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I really admire this passage from Joe Biden’s memoir, Promises to Keep. It’s about the sudden death of his wife, Neilia (above), and their baby daughter Naomi in a car accident shortly after his election to the Senate in 1992. It is defiantly not an explication of the power of faith, but rather an honest — and politically risky — description of what it really felt like. His faith returned later, but I think anyone who has been through horrific tragedy will appreciate the honesty here:
They flew us to Wilmington, but I didn’t know anything for sure until I got to the hospital. All the way up, I kept telling myself that everything was going to be okay, that I was letting my imagination run away with me, but the minute I got to the hospital and saw Jimmy’s face, I knew the worst had happened. Beau, Hunt and Naomi had been in the car with Neilia when the accident happened. Neilia had been killed and so had our baby daughter. The boys were both alive, but Beau had a lot of broken bones and hunt had injuries. The doctors couldn’t rule out permanent damage. I could not speak, only felt this hollow core grow in my chest, like I was gong to be sucked inside a black hole.
The first few days I felt trapped in a constant twilight of vertigo, like in the dream where you’re suddenly falling…only I was constantly falling. In moments of fitful sleep I was aware of the dim possibility that I would wake up, truly wake up, and this would not have happened. But then I’d open my eyes to the sight of my sons in their hospital beds -Beau in a full body cast–and it was back. And as consciousness gathered again, I could always feel at least one other physical present in the room–and there would be Val, or my mom, or Jimmy. They never left my side. I have no memory of ever being physically alone.Most of all I was numb, but there were moments when the pain cut through like a shard of broken class. I began to understand how despair led people to just cash it in; how suicide wasn’t just an option but a rational option. But I’d look at Beau and Hunter asleep and wonder what new terrors their own dreams held, and wonder who would explain to my sons my being gone, too. And I knew I had no choice but to fight to stay alive.
Except for the memorial service, I stayed in the hospital room with my sons. My life collapsed into their needs. If I could focus on what they needed minute by minute, I thought I might stay out of the black hole. My future was telescoped into the effort of putting one foot in front of the other. The horizon faded fro my view. Washington, politics, the Senate had no hold on me. I was supposed to be sworn into the Senate in two weeks, but I could not bear to image the scene without Neilia….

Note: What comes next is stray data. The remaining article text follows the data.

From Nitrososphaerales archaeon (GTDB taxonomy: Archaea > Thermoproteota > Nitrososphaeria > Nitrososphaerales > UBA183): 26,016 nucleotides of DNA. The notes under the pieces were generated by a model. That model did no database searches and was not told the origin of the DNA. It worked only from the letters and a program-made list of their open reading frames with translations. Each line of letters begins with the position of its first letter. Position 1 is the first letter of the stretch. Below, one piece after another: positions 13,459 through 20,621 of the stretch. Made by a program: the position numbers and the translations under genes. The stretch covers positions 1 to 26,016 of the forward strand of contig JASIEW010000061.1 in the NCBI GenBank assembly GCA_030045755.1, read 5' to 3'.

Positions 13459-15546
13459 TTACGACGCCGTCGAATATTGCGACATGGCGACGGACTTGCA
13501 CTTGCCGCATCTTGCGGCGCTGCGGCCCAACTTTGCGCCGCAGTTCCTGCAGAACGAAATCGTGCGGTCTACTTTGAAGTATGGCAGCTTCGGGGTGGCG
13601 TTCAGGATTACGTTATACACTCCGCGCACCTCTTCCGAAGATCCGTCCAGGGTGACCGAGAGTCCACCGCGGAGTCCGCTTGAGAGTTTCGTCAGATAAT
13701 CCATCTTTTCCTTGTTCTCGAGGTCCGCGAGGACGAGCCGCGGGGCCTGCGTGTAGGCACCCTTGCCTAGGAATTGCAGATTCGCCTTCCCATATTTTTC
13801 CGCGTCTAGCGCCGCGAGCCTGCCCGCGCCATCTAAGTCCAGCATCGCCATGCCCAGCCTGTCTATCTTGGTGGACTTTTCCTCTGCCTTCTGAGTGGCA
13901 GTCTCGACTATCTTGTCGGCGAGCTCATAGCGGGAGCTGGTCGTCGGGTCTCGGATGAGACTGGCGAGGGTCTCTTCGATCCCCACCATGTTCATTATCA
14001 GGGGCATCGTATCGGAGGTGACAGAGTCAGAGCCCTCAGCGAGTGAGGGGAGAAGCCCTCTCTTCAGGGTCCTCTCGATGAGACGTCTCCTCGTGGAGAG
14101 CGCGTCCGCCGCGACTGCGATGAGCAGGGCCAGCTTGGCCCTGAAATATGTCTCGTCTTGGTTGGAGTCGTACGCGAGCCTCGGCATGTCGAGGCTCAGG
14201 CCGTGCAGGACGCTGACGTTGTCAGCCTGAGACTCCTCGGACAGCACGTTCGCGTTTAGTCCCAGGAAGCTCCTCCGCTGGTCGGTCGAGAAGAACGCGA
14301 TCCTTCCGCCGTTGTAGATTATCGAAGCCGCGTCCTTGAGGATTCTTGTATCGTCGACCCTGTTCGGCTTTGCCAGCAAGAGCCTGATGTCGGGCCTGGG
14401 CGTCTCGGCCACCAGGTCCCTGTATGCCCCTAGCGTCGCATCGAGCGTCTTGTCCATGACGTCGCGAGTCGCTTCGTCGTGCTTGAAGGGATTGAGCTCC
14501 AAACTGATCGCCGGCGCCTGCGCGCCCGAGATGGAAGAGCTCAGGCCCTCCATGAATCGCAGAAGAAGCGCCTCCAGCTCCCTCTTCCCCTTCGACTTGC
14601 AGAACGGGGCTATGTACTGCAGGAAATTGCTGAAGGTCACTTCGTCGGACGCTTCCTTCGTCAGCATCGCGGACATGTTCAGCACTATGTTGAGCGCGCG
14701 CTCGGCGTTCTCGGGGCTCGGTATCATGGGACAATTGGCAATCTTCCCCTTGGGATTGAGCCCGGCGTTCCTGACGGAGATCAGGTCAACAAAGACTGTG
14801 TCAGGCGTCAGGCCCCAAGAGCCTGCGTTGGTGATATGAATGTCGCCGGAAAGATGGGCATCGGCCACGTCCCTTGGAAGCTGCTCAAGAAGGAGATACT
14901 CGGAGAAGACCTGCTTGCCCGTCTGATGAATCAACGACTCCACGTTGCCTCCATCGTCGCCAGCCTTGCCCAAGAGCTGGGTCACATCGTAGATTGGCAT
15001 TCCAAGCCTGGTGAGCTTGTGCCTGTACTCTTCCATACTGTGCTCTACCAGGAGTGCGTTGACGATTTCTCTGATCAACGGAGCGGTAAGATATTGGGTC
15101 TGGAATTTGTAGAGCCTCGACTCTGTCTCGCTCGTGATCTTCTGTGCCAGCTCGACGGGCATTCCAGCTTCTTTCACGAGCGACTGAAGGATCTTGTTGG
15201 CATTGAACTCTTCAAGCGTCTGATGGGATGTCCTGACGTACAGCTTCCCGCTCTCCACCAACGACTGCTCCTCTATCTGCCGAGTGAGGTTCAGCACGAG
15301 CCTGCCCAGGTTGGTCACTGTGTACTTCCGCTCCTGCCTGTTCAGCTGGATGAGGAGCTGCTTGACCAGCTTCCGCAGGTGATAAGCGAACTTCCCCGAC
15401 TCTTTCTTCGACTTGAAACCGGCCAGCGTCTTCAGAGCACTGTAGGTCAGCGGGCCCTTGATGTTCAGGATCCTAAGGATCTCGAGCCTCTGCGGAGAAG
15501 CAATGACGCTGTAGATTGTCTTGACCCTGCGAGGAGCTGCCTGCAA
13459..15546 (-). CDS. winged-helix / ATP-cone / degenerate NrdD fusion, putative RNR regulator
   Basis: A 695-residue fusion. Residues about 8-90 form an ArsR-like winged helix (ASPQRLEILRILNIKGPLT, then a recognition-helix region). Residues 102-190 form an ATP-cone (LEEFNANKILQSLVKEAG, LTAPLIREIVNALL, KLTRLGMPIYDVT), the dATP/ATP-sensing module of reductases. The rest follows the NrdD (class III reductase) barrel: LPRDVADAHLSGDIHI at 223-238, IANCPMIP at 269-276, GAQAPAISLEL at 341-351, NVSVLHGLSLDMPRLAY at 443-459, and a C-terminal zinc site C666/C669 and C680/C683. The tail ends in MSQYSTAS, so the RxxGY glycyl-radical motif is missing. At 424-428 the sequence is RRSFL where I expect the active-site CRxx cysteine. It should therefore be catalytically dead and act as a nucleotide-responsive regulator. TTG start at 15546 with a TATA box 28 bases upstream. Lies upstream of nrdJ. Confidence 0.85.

There was good news: The doctors assured us that Beau and Hunter would make full recoveries. Beau’s bones would mend. Hunter had no brain impairment. But Christmas passed with the boys in the hospital, and I began to feel my anger. When the boys were asleep or when Val or Mom was taking a turn at their bedside, I’d bust out of the hospital and go walking the nearby streets. Jimmy would go with me, and I’d steer him wordlessly down into the darkest and seediest neighborhoods I could find. I liked to go at night when I thought there was a better chance of finding a fight. I was always looking for a fight. I had not known I was capable of such rage. I knew I had been cheated out of a future, but I felt I’d been cheated of a past, too.
The underpinnings of my life had been kicked out from under me…and it wasn’t just the loss of Neilia and Naomi. All my life, I’d been taught about our benevolent God. This is a forgiving God who is tolerant. This is a God who gave us free will to be able to doubt. This was a loving God, a God of comfort. Well, I didn’t want to hear anything about a merciful God. No words, no prayer, no sermon gave me ease. I felt God had played a horrible trick on me, and I was angry. I found no comfort in the Church. So I kept walking the dark streets to try to exhaust the rage.”